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Crop Science Society of America
5585 Guilford Road • Madison, WI 53711-5801 • 608-273-8080 • Fax 608-273-2021
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NEWS RELEASE
Contact: Susan V. Fisk, Public Relations Director, 608-273-8091, sfisk@sciencesocieties.org

Sleeping soils get a wake up call

How to rouse your raised bed gardens

Apr. 3, 2017  –  Ever heard of a bed that gets tired? The Soil Science Society of America (SSSA) April 1 Soils Matter blog post explains how to wake up raised garden bed soils and keep them healthy.

Raised garden bed“Raised beds are a great choice because their soils warm up more quickly, which can prolong the growing season,” says soil scientist Mary Tiedeman. “Raised beds promote soil drainage, provide adequate space for root growth, and can also be quite beautiful. Lastly, individual raised beds can be managed differently, which allows for growing plants (such as blueberries) that require specific soil conditions.”

A few simple tips include:

  • Avoid soil compaction by using designate pathways.
  • Promote drainage suitable to your soil.
  • Amend your soil.
  • Cover your soil to avoid erosion.

 To read the entire blog post, visit http://soilsmatter.wordpress.com.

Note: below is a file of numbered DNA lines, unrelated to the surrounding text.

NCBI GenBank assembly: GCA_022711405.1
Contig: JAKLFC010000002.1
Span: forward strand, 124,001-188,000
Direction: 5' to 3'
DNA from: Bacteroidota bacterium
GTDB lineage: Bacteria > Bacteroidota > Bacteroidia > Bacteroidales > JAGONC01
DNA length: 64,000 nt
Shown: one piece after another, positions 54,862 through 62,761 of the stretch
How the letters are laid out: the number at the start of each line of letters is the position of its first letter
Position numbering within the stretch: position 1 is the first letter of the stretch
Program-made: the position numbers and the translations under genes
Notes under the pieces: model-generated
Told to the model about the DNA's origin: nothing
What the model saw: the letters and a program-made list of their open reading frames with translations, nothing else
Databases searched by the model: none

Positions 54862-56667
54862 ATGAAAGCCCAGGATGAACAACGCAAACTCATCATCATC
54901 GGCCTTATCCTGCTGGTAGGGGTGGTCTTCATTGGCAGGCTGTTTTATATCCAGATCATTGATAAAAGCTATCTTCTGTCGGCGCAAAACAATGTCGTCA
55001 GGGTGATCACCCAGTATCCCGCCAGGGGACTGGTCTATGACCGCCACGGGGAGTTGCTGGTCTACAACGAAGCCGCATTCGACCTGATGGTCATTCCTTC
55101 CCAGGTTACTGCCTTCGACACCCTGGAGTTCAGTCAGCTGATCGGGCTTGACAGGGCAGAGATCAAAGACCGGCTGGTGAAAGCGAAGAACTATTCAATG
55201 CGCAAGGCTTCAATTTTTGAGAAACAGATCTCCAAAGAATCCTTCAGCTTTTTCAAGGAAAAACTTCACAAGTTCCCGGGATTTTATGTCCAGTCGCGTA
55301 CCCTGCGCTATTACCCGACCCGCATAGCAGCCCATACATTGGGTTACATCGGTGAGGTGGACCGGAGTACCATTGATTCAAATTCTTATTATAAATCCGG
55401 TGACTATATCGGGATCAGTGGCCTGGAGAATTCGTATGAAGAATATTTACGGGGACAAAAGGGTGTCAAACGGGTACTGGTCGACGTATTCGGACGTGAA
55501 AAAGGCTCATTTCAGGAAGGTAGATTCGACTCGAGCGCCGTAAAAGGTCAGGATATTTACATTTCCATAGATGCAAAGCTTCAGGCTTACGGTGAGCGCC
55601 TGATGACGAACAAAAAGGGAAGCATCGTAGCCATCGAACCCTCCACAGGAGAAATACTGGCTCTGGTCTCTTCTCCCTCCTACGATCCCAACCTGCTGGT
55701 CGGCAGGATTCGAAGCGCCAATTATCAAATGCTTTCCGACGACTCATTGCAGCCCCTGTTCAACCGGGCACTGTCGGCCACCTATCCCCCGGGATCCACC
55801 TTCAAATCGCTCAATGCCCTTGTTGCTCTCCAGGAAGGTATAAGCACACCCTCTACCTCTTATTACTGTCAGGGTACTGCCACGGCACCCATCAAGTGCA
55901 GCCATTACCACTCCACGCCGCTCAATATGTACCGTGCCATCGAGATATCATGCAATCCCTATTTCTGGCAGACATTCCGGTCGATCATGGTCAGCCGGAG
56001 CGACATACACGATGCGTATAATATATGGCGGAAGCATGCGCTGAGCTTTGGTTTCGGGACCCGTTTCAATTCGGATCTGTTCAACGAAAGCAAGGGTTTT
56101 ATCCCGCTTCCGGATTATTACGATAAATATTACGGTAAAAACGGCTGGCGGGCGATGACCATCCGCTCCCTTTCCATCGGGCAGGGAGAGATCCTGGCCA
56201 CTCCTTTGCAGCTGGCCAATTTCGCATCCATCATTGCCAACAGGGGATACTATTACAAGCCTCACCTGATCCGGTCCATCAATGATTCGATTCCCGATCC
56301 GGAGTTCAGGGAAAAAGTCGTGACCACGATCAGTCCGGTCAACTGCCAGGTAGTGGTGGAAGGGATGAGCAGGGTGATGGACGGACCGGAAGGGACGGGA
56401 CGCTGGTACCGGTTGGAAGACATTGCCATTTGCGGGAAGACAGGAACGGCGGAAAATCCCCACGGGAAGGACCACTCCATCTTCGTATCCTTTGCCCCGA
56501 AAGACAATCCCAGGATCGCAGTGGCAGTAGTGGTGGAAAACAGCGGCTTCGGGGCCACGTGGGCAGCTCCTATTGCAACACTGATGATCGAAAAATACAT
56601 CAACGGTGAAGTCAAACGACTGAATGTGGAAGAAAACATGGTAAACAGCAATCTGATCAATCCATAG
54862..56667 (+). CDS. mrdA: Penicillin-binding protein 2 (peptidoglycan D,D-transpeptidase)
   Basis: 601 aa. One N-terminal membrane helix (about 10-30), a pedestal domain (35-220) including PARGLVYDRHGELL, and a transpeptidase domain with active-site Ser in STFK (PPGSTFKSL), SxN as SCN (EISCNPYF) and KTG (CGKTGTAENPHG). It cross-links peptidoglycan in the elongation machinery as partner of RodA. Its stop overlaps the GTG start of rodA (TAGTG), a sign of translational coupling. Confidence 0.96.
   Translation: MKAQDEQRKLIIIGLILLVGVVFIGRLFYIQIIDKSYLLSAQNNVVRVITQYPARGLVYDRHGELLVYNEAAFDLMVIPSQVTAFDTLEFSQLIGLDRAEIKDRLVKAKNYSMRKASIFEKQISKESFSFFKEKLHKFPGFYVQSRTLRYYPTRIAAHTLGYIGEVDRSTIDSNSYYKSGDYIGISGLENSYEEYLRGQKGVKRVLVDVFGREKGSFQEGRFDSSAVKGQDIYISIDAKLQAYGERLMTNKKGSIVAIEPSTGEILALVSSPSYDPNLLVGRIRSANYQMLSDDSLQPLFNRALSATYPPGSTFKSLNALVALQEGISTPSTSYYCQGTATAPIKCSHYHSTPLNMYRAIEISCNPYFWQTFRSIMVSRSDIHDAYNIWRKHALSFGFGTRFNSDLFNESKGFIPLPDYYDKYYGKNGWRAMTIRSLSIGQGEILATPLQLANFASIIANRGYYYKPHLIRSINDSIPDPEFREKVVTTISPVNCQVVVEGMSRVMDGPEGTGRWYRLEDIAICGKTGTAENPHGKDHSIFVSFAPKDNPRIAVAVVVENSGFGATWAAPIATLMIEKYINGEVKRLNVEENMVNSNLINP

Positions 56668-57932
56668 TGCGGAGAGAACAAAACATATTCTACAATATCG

Follow SSSA on Facebook at https://www.facebook.com/SSSA.soils, Twitter at SSSA_Soils. SSSA has soils information on www.soils.org/discover-soils, for teachers at www.soils4teachers.org, and for students through 12th grade, www.soils4kids.org.

The Crop Science Society of America (CSSA), founded in 1955, is an international scientific society comprised of 6,000+ members with its headquarters in Madison, WI. Members advance the discipline of crop science by acquiring and disseminating information about crop breeding and genetics; crop physiology; crop ecology, management, and quality; seed physiology, production, and technology; turfgrass science; forage and grazinglands; genomics, molecular genetics, and biotechnology; and biomedical and enhanced plants.

CSSA fosters the transfer of knowledge through an array of programs and services, including publications, meetings, career services, and science policy initiatives. For more information, visit www.crops.org